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The University of Southampton
Autonomous Systems

The first cohort of NEXUSS postgraduates arrives in Southampton

Published: 3 October 2016

We reported the success of the NERC / EPSRC funding bid for NEXUSS back in October 2015 and since then, the team has been recruiting the first intake of postgraduates. This cohort received their induction during the week of 19 September and have now fully embarked upon their experience in the use of smart and autonomous observing systems (SAOS) in environmental science. As part of induction week the students attended sessions led by SAOS experts and environmental scientists from across the NEXUSS partnership, which includes the British Antarctic Survey, Heriot-Watt University, National Oceanography Centre, Scottish Association for Marine Science, University of East Anglia. The students toured the excellent SAOS facilities at the National Oceanography Centre andelsewhere in the University of Southampton, and got to experience the mission control of a major marine deployment of SAOS technologies. Here are some of their reactions:-

The NEXUSS cohort at Boldrewood

NEXUSS PhD student, Rob Blackwell from British Antarctic Survey: We hear so much in the media about Unmanned Aerial Vehicles (UAVs), but who knew that sophisticated underwater gliders are measuring and monitoring our oceans? NEXUSS is a fantastic opportunity to explore this amazing technology. I really enjoyed my induction at Southampton, an opportunity to see the state-of-the-art facilities at both the National Oceanographic Centre and Southampton University. We visited the Marine Autonomous and Robotic Systems (MARS) facility at a particularly exciting time; they were in the middle of a deployment in association with the Royal Navy and were able to show us real time operational maps. It was also remarkable to see a 3D printed aircraft at Boldrewood. The rapid manufacturing capability means that engineers can go from an idea to a prototype in just a matter of hours. It wasn't all work. We enjoyed a day out on the Isle ofWight and found some interesting fossils and even dinosaur footprints. I'm a computer scientist and I'm looking forward to the challenge of improving communications with underwater gliders. I'm hoping to use state-of-the-art machine learning technology to allow real time reporting of ecosystem metrics. This feels like an exciting time for underwater gliders as we move beyond prototypes and into larger scale deployments with important real-world applications in oceanography and marine science.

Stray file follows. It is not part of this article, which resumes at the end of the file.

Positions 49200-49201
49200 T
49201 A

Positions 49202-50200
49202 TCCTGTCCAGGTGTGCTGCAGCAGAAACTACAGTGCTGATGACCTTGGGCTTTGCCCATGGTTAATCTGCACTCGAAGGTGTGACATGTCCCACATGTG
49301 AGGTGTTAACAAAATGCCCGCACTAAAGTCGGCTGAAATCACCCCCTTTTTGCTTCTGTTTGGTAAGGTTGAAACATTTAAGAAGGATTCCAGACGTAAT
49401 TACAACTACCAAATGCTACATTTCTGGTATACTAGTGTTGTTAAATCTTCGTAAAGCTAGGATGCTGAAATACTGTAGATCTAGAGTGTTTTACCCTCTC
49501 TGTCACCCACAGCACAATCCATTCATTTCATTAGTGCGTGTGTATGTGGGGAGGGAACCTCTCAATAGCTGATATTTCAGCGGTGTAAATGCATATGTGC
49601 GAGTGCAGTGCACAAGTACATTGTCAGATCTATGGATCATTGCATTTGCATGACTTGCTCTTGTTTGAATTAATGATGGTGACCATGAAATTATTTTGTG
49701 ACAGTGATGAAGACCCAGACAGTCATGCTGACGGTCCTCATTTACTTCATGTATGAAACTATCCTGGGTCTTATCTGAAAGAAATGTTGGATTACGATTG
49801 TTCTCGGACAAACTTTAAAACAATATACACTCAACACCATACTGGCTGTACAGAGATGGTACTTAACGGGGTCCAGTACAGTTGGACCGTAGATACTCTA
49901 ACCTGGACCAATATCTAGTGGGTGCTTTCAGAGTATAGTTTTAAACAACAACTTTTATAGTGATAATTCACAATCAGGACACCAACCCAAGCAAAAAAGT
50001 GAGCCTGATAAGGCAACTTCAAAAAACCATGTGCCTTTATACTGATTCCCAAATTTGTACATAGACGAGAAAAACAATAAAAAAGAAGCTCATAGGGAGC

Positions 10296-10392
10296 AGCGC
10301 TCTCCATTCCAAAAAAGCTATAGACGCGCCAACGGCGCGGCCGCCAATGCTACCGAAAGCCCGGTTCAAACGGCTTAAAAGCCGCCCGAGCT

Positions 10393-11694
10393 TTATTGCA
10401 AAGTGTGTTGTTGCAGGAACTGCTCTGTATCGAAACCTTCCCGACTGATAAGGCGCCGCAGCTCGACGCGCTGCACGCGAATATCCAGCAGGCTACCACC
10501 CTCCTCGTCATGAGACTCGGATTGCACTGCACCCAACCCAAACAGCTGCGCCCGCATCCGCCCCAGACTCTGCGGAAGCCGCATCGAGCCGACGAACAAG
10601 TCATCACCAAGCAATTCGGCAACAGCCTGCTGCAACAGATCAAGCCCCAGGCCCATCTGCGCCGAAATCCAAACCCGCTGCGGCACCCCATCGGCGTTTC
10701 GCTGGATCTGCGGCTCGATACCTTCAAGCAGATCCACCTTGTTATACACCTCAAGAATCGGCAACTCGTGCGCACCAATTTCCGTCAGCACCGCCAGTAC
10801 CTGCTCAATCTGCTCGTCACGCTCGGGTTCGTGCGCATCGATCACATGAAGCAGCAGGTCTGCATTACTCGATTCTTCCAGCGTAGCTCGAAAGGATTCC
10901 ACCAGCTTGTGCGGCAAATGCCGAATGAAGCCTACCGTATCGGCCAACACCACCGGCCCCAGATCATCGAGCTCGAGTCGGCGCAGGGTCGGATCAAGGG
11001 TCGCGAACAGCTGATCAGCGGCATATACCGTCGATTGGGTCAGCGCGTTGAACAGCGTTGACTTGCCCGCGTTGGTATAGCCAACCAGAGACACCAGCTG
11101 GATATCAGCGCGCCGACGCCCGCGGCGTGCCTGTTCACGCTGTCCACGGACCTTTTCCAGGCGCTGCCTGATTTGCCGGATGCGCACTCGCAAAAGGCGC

Interior of a long range AUV showing where the computer will sit

NEXUSS PhD student, Ryan Scott: I thought that the induction was brilliant. It was a great introduction into the potential uses of gliders and it made me very excited to get started. My area of research will be to investigate whether underwater gliders can be used to quantify horizontal mixing in the west Antarctic. Horizontal ocean mixing is an important mechanism for delivering heat to the glaciers and ice shelves in this region. However, the processes involved are not well understood due to the patchiness of measurements from profilers. Deploying autonomous gliders will hugely increase the number of measurements collected and consequently could vastly improve our understanding of these processes. With sea levels rising and climate change becoming more and more relevant, a greater understanding of these processes could improve future climate models. This is the reason I have chosen this NEXUSS PhD.

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